This story has been updated to include comments from Carol Bornstein, Director of the Nature Garden at the LA County Natural History Museum.
The extreme heat has also taken a toll on neighborhood plants. You may have noticed large burn spots on trees and plants that actually closely resembles frost damage. Experts say the damage is caused by a combination of the angle of the sun, the extreme heat and warm air moving strong sunlight through the garden burning the leaves. In some cases, you can actually see the pattern occurs in a pattern across the garden.
“It’s amazing to see thick-leafed plants like Rhaphiolepis suffer this kind of damage mostly likely caused by the intense temperatures and excessively low humidity after a relatively humid spring,” said Carol Bornstein, Director of the Nature Garden at the LA County Natural History Museum.
Bornstein advised preparing in advance of a heat wave by deep watering plants that you think might be susceptible to damage or are newly planted.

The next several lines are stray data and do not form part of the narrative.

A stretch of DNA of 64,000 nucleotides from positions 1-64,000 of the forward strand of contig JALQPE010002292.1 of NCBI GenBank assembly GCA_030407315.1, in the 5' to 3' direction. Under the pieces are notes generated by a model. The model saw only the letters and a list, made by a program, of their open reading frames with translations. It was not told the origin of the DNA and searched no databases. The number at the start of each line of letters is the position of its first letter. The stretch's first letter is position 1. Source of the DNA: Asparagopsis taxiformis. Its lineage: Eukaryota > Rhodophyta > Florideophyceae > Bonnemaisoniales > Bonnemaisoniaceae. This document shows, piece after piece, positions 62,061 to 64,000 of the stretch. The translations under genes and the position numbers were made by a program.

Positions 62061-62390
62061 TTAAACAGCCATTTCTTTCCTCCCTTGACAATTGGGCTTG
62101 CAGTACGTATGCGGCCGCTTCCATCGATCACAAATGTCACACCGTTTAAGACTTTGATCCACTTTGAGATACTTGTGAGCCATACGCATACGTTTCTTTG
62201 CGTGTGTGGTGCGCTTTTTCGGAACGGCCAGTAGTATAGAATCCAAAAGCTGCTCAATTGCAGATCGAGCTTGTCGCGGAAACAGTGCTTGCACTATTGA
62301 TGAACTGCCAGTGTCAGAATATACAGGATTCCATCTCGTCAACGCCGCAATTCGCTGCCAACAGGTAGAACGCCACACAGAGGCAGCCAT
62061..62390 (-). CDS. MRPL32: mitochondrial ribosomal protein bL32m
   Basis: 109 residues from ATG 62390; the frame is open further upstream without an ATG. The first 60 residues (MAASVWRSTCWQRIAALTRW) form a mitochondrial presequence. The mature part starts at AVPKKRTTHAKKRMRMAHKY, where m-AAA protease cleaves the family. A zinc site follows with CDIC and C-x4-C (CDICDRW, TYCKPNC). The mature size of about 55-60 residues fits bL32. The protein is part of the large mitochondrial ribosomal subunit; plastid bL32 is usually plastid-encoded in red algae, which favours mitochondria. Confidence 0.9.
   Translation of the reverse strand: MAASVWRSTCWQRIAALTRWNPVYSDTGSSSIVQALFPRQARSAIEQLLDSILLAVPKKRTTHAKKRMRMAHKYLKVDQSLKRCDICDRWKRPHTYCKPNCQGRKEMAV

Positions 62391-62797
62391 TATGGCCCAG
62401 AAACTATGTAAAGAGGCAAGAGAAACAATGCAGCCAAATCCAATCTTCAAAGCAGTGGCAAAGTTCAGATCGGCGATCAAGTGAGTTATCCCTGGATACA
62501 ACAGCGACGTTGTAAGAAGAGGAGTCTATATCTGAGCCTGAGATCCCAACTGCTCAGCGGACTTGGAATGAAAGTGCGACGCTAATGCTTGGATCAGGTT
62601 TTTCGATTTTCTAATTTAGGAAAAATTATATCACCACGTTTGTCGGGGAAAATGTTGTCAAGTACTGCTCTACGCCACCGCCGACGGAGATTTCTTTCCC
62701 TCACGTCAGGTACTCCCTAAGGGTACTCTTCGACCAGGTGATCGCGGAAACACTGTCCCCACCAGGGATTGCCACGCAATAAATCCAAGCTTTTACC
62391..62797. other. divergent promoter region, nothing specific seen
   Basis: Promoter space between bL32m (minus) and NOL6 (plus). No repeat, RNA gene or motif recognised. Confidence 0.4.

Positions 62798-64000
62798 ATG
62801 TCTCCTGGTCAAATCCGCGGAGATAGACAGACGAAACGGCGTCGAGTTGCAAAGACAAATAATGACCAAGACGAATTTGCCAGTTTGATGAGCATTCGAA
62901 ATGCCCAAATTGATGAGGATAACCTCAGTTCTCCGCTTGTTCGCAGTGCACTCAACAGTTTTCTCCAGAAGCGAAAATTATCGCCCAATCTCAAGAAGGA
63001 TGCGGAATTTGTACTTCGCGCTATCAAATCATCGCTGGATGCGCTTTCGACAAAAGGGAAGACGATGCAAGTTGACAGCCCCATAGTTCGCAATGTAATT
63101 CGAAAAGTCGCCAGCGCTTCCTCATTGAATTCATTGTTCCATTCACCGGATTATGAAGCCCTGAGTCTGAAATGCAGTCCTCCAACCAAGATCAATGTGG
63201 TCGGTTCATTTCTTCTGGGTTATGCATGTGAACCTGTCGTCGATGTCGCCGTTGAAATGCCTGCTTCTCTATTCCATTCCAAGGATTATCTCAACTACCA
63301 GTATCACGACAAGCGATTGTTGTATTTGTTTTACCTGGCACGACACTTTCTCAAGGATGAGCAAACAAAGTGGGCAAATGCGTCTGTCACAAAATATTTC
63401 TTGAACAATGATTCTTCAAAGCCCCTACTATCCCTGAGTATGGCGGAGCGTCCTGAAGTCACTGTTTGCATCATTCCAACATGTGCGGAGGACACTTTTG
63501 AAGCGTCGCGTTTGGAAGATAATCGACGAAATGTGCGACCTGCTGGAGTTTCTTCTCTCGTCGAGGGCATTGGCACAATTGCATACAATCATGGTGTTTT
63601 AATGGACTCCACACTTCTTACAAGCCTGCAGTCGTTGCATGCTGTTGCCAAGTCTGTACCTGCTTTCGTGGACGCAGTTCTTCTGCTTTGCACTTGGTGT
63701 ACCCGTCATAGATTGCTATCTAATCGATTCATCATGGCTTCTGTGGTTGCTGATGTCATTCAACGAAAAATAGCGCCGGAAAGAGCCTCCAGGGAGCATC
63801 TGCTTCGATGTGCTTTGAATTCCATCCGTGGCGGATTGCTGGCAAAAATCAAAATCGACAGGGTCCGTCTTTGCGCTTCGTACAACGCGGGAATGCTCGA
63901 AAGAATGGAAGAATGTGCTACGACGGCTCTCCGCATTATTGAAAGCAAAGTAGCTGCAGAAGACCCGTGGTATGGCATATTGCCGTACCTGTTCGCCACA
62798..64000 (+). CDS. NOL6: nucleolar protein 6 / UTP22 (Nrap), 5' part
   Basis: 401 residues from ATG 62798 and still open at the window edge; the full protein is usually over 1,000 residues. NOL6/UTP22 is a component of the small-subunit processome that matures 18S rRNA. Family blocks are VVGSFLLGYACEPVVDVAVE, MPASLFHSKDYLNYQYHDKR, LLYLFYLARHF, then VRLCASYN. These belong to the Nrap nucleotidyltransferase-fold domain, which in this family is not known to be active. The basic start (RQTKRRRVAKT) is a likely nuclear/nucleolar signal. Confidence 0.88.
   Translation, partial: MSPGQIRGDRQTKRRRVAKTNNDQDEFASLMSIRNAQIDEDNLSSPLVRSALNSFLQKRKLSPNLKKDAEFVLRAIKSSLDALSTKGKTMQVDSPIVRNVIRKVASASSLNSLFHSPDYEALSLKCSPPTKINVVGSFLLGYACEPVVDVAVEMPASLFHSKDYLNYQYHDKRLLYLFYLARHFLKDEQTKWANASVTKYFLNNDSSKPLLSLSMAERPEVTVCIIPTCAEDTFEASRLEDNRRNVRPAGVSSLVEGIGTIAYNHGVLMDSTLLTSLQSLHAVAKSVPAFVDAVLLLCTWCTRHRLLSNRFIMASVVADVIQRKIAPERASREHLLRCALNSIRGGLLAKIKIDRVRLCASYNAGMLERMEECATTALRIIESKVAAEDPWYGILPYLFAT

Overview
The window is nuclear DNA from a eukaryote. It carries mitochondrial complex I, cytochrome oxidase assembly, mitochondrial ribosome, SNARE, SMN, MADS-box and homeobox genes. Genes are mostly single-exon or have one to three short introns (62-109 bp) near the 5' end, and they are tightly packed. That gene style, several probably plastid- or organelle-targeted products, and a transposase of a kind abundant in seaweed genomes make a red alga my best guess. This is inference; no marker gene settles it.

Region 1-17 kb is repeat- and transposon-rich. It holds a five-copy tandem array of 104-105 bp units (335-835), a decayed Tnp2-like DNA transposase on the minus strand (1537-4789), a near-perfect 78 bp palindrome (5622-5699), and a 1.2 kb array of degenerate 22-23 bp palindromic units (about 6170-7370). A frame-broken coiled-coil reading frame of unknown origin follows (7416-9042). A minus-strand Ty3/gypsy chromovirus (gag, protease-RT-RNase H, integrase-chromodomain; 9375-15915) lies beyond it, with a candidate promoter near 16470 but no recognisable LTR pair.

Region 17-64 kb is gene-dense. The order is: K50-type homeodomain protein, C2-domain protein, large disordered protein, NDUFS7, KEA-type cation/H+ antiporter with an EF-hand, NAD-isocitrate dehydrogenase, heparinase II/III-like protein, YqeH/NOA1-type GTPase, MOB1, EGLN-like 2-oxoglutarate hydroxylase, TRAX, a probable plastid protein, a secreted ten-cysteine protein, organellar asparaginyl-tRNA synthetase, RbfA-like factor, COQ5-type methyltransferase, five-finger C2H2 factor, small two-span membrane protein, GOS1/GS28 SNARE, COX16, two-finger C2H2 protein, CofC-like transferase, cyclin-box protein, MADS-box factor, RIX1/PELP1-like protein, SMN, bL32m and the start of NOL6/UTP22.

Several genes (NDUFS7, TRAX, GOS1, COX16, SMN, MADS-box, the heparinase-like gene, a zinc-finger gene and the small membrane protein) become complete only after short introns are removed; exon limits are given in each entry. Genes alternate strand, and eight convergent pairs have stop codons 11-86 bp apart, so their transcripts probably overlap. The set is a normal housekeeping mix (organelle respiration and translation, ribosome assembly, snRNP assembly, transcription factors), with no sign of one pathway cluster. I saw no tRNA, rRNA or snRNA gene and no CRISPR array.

“If you can irrigate before, it’s like money in the bank, that plants can draw from in these extreme conditions,” said Bornstein. But if you can’t and your plants are damaged, Bornstein said most the plants will recover.
As unappealing as the brown leaves are, it’s best to leave them as they are protecting the leaves underneath. Also, any pruning would stimulate new growth and the heat of summer is not a good time for new growth in plants. The plants should survive assuming there aren’t other issues affecting them and if they are getting enough water.
“You should always check to make sure plants are getting sufficient water,” recommended Judy Horton, garden designer, “the best way to do that is with a soil probe.”
Horton says there are some plants in the garden that don’t need much water and using a probe is the only way to check to see if plants are getting too little or too much water. If you need to add extra water, she recommends hand watering in the early morning hours to get plants through this extreme heat. It’s best to avoid watering in the evening which can promote the growth of mold and fungus that can be harmful to plants. Bornstein said night watering can awaken pathogenic fungi in the soil that like heat and moisture.
Keep an eye on trees, too. Intense heat and dramatic drops in humidity can cause trees to suddenly drop leaves and in some cases limbs. Deep watering trees, if it’s not raining when it normally should rain, will help strengthen trees, avoid stress and keep them healthy through hot weather.